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Interference fringe

When two light waves of the same frequency, the same amplitude, and phase arrive at a point on a screen, they are superimposed, giving rise to an "interference pattern." Maximum illumination zones, and zones of zero illumination appear. Fringe distance is the distance on the screen between two bright fringes or dark fringes.

The observation of such interference fringes is irrefutable proof of the wave behavior of light. Interferometry experiments of Thomas Young and Augustin Fresnel in the early nineteenth century confirm a theory already set a century earlier by Huygens that light behaves like a wave and not particles as suggested by the particle model of Isaac Newton.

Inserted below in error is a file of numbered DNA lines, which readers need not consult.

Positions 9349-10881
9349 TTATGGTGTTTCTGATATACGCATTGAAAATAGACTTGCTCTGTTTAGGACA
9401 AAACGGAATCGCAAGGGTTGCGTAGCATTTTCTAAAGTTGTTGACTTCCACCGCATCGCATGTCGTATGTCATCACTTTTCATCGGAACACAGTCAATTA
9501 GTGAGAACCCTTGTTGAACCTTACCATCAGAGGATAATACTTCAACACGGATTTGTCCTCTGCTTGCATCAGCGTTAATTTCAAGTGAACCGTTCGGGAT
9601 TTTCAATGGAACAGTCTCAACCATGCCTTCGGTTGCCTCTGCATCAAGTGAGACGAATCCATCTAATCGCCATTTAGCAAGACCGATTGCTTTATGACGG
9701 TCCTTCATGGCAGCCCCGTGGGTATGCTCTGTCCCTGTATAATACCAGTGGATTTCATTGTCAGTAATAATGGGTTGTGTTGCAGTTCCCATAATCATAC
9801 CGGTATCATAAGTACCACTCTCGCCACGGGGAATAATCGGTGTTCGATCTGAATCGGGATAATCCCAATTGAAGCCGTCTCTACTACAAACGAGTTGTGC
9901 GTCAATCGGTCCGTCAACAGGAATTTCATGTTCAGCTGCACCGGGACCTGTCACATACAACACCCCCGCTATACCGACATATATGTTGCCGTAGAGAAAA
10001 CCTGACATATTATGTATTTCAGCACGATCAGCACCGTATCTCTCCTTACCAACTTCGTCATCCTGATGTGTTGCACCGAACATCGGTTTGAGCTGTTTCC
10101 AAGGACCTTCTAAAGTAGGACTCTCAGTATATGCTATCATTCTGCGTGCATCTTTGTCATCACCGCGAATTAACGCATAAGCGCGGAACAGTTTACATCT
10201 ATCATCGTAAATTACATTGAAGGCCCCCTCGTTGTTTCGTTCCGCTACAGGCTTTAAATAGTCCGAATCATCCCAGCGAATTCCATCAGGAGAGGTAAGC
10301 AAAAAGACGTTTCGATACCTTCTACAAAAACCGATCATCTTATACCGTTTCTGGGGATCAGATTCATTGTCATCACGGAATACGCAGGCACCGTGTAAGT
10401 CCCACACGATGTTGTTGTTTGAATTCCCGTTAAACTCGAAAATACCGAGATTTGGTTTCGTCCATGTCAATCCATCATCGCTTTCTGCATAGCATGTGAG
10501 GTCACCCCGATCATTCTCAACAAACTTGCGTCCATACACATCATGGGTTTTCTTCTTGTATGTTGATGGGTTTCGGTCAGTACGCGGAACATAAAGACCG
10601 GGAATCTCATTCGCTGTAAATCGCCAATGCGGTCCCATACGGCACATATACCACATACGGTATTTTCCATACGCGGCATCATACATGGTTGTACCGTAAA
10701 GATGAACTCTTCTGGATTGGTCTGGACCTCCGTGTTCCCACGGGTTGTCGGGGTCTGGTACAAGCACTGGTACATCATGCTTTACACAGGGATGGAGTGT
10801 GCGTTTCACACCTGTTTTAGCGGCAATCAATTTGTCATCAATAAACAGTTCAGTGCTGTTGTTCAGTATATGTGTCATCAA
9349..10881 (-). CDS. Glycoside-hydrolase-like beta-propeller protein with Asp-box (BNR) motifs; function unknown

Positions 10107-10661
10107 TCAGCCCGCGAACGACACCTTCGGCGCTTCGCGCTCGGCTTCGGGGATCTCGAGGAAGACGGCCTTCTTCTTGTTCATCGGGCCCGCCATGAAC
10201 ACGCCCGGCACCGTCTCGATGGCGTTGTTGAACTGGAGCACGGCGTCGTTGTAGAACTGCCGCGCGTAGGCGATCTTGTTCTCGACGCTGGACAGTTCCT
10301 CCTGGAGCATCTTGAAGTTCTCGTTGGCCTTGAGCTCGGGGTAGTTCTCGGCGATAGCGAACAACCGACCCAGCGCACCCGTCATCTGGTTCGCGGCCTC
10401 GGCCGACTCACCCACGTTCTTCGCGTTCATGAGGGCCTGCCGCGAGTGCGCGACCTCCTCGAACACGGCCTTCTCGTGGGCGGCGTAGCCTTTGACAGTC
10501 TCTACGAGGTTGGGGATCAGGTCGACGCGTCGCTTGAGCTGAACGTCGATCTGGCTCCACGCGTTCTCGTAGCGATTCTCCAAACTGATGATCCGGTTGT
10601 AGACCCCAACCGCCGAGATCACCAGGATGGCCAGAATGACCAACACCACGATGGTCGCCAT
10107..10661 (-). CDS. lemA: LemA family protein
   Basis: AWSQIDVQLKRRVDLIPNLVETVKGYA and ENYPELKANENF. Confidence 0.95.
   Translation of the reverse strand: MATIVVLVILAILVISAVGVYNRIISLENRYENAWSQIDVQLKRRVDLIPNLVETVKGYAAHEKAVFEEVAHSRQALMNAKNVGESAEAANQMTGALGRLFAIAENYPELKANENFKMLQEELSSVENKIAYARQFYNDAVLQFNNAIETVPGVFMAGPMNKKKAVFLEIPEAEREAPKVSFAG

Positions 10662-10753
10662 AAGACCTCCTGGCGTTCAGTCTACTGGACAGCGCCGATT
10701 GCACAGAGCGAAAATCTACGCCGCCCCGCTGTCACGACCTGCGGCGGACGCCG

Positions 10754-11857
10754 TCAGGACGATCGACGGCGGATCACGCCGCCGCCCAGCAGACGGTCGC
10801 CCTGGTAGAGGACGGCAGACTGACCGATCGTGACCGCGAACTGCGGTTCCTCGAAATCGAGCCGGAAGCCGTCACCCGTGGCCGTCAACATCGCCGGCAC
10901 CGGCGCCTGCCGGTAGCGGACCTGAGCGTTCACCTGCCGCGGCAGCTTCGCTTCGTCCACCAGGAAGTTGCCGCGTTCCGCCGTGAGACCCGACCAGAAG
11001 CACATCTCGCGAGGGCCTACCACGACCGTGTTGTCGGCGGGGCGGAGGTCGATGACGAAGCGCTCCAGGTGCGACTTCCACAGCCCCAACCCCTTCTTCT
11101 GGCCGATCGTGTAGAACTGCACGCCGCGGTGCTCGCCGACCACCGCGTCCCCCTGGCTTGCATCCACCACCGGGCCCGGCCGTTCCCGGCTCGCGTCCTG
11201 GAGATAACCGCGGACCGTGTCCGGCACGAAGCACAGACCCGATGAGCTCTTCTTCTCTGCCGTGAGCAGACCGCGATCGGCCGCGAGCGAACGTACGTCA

Note: We now know that light behaves either as a wave or as a stream of particles according to the type of experiments. This is called wave-particle duality.

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